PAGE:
If you want to co-sleep but feel nervous then I can say a bedside cot (ie with the side off and mattresses at the same height) has worked wonders for us - I kind of roll partly into the cot when feeding and then back out into the bed when finished, this way we all have enough space. Everyone else I know who has one though has said the baby ends up in bed with them - whereas DD2 (now 16 months) often actually rolls herself back in the cot after feeding, she seems to like me to be an arms reach away rather than right snuggled up at night time. And she is having all her naps in the sling. She wakes a lot at night time but I don't think this is anything to do with the sling.

missrose Tue 11-Oct-11 22:30:50

I've been using a sling for about 3 months for my 11mo DD. I often take her out in it specifically to get her to sleep. I also use it to get her to sleep in the evening then put her in the cot.

Up until two nights ago we were co-sleeping. There were a few really lovely times when she crawled onto me, assumed the sling position and promptly fell back asleep grin.

Last couple of nights though she has cried when I have held her and only stopped when I've put her in her cot where she has self-settled and gone to sleep. I've not done any sleep training because I can't be arsed am not convinced it works until they are actually ready.

In answer to your question, it doesn't seem to have made any difference to her evening sleep.

mamadoc Tue 11-Oct-11 22:44:57

I carry my 3 month old DS around in a sling every day and he quite often naps in it (he has to fit around school run for DD so no choice really). I pretty much don't bother putting him down for naps in the day. Despite this he sleeps 8 hrs straight in his Moses basket at night and can be put down sleepy but still awake and settle himself (a feat that DD never managed). So I think its unrelated.

NinkyNonker Wed 12-Oct-11 11:00:37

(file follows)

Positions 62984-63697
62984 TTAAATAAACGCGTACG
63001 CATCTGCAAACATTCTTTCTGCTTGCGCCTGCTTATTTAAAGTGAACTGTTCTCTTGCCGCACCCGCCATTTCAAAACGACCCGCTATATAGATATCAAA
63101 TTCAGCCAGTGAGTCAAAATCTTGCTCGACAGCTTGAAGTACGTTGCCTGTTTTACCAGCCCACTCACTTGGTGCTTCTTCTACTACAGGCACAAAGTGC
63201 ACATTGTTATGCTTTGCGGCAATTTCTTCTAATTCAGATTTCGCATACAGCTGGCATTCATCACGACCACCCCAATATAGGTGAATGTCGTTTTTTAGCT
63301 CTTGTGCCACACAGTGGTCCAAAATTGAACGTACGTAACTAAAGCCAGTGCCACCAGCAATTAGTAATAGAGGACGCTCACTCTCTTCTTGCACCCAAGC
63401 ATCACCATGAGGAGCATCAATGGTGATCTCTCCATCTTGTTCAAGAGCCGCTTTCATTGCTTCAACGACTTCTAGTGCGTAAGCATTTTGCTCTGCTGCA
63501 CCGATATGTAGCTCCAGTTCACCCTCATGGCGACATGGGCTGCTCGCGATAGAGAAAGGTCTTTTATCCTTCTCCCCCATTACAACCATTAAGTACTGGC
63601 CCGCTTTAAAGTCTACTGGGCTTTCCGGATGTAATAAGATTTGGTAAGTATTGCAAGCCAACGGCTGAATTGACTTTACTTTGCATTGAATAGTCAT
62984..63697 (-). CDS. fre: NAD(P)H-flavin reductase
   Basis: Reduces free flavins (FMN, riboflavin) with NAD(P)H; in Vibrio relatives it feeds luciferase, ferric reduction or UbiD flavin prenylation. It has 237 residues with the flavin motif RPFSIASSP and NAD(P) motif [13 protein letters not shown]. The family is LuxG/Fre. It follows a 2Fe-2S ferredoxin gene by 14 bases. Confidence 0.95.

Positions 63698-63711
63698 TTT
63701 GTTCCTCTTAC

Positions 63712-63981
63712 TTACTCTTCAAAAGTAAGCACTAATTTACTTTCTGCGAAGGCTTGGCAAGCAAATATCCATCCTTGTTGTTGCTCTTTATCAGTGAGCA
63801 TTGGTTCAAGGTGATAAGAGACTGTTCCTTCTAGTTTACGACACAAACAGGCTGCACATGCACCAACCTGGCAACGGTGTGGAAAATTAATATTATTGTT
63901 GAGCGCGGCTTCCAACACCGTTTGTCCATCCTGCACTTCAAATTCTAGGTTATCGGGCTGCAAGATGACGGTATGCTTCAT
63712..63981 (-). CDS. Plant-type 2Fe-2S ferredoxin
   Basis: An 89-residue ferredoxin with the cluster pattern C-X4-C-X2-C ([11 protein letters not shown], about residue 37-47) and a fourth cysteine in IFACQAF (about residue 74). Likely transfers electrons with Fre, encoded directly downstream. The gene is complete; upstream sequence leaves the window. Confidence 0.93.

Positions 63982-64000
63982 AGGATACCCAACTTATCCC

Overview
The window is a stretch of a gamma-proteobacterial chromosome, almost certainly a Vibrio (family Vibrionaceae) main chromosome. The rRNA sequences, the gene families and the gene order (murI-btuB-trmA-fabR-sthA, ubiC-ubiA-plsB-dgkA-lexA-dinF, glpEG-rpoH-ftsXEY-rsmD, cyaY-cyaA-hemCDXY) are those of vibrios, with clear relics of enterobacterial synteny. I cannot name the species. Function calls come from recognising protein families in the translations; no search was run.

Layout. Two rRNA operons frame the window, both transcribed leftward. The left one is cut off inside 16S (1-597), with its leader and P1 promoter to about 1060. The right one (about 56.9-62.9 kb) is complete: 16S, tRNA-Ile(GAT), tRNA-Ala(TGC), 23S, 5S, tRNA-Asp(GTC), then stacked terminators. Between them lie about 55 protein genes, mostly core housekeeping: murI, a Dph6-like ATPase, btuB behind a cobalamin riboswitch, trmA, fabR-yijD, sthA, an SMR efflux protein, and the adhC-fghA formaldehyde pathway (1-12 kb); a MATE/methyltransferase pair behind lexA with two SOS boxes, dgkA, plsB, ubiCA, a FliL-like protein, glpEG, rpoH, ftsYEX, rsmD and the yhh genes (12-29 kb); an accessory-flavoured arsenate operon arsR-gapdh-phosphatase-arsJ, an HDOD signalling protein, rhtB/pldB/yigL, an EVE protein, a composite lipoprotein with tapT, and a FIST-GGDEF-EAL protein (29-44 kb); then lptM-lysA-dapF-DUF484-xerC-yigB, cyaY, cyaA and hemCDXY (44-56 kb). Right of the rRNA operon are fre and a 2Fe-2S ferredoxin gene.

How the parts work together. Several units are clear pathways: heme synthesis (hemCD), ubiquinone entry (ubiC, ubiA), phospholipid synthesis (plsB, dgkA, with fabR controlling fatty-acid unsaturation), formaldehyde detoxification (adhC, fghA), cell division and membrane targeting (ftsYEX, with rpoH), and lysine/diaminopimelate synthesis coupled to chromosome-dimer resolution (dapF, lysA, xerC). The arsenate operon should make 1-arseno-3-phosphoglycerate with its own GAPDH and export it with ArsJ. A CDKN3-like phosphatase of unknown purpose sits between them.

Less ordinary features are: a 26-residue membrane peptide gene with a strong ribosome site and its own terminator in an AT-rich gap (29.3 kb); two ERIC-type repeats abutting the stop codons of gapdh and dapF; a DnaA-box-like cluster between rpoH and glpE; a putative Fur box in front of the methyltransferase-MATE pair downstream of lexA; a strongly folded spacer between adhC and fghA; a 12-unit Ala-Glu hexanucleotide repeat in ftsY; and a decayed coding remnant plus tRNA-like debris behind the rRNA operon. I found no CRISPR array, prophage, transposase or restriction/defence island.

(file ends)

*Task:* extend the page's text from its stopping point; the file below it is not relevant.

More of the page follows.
Yep, I carried DD more or less exclusively up until recently (14 months) and she sleeps fine. She is an early riser (yawn) but that is just her I think.

NellyTheElephant Wed 12-Oct-11 13:30:52

I really don't think it makes much difference. I was very lucky that all my 3 were very good sleepers (happy in their own cots and all were sleeping through the night with no feeds or wakes by 3 months). My DD1 was rarely in the sling - occasionally in a sling if I was out shopping or going for a walk but that was it as I usually used the buggy and after 6 months she was never in a sling. On the other hand DD2 and DS were almost permanently attached to me as small babies both around the house and out and about (almost never used a buggy with either of them) and even once they were walking they were up / down / up / down in the sling, regularly carried and very happy to snooze in the sling until I stopped carrying them as they approached 2 as too heavy for me and no longer any need.

Sleeping patterns of all 3 babies were very similar, so I guess sling had little or no effect. If I was at home I did always put them down for their daytime naps in the cot - but if I was out they napped in the sling. I totally loved the sling, most useful piece of baby equipment I owned and it made me happy as well as them - I loved toting them around. I'd just say be aware of sticking to bedtime routine and perhaps don't use the sling as an aid to get your little one off to sleep at night as maybe that's where the 'rod for your own back' bit comes in if they come to expect that rather than self settling - I don't know, I never gave it much thought.

InmaculadaConcepcion Wed 12-Oct-11 14:05:10

Evidence suggests that day sleep and night sleep are actually governed by different parts of the brain, which explains why a baby (like my DD!) who happily sleeps all night in her cot, will only take naps in her buggy; or why a baby who doesn't need a dummy for night sleep may still need one for day sleep...etc.

So no, it's highly unlikely slinging during the day, including for naps, will have any effect on the baby's preferences and habits when it comes to night sleep.

If any habit has to be broken, it may be that the baby prefers to take naps in the sling/on the move - but I wouldn't worry too much about that. There are ways around it and in any case, small children spend much of the first part of their lives either weaning themselves off certain habits or being weaned off them by their parents. 'Tis par for the course!

Co-sleeping is fine, providing safety guidelines are followed.

ahhyesiseeyouvepooedonyourfoot Wed 12-Oct-11 15:09:03

Thanks for all the replies folks - helpful and interesting. Clearest correlation seems to be that mummies that sling mostly co sleep, which having read up on the guidlines is a no no for us because DH smokes (only at work etc etc but still seems to be a no) but I'm hoping if she naps in the sling during the day and cot at night she'll be ok with that..trial and error I guess!